This particular fall, cousin Roy and I were trailing a band of breeding ewes down a dirt road to the stubble fields near the town of Farmington. As night approached, we found a farmer's lane in which to camp with the sheep for the night, a lane with woven sheep-tight fencing on both sides. It made a perfect corral with the camp wagon parked at one end and Roy sleeping at the other.

As we finished our supper in the camp wagon, a high harvest moon came up. It was then that we noticed across the fence in the pastureland a small band of Karakul sheep that consisted of ten black ewes and one big black ram. Karakul sheep were common in this area in 1937 because women's coats made of Karakul skins were fashionable. We were particularly impressed by the big, black ram as he paced inside of the fence, smelling and grunting at all of those white breeding ewes. He obviously had not been satisfied serving just his own little flock. Being curious souls, Roy and I wondered what would happen if we were to catch Mr. Ram and take him across the fence to those 1,400 breeding ewes. We wasted no time in doing just that and were not surprised to find the black ram going right to work. During the moonlit night, as we checked our band, we could see he was still working. It was just turning daylight when we again caught a tired black ram and put him back across the fence. In short order we were again trailing our herd down the road. The next day, trucks arrived with the regular white rams and the official breeding season began. Roy and I did not explain to Dad that we had started the season a day early.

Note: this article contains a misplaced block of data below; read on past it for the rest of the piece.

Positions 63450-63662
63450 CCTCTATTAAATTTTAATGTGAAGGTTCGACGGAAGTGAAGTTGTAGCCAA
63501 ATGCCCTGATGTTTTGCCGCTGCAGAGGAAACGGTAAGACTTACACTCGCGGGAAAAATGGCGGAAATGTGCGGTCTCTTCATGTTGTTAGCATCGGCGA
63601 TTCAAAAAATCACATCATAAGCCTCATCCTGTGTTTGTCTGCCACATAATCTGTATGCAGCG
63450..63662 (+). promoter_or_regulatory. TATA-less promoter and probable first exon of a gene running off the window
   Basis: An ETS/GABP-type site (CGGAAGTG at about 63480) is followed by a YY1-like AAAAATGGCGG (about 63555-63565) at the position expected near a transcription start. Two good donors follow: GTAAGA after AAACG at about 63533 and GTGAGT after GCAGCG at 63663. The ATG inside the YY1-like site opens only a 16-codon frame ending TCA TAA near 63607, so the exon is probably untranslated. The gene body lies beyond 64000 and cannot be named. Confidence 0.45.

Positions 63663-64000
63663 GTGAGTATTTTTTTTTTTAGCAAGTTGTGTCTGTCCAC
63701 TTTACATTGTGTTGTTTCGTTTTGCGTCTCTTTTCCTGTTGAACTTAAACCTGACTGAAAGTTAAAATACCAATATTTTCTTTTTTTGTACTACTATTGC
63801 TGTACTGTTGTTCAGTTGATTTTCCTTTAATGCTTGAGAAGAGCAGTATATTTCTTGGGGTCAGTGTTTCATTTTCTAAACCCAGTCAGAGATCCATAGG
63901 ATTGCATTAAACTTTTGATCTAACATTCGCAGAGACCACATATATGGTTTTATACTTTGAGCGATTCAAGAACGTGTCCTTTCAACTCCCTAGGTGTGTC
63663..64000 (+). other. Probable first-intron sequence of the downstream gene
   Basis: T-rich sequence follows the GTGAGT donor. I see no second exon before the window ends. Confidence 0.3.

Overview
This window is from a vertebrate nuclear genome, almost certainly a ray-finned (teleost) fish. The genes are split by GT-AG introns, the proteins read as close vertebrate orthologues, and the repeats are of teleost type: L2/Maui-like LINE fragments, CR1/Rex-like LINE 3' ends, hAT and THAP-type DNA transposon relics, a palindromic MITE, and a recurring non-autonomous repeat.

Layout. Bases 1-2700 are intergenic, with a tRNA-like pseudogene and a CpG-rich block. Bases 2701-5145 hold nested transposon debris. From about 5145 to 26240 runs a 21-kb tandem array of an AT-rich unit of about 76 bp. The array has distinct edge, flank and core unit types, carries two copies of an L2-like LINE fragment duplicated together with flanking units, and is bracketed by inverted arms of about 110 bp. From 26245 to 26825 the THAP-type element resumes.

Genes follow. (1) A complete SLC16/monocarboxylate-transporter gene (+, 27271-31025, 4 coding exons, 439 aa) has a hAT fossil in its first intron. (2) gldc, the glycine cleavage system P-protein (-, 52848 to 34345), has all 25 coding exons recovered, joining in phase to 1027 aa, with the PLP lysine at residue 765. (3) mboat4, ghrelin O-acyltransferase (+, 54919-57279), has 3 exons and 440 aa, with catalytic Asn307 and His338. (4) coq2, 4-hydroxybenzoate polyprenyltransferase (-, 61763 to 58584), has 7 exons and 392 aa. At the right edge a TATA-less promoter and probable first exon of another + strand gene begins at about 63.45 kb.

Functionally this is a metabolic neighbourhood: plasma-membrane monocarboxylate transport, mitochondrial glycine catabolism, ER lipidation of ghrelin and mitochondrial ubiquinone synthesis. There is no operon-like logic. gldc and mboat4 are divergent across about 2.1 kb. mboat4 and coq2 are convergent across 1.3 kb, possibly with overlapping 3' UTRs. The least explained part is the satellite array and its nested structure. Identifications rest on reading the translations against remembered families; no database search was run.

It was next spring before we thought much of our project, but it was brought into sharp focus when Dad came to dinner one night and reported an unusual happening -- the first lamb of the season was a black one, black and very curly! Dad considered the event good luck, especially as black lambs normally occur only once in every 200 births. The next day, Dad was even more excited. The second lamb born was also black and curly. How could that be? Shortly thereafter, white lambs began to appear, but there were certainly more blacks than usual. Roy and I had a hard time keeping our secret.

Dad never did find out how it happened. Before the lambing season was over, there were 42 black lambs when normally we would expect five. The black ram had accounted for 37. Not bad for a one-night stand, right?

Note: This article is part of Cultivating Washington, The History of Our State’s Food, Land, and People, which includes more agriculture-related content, videos, and curriculum.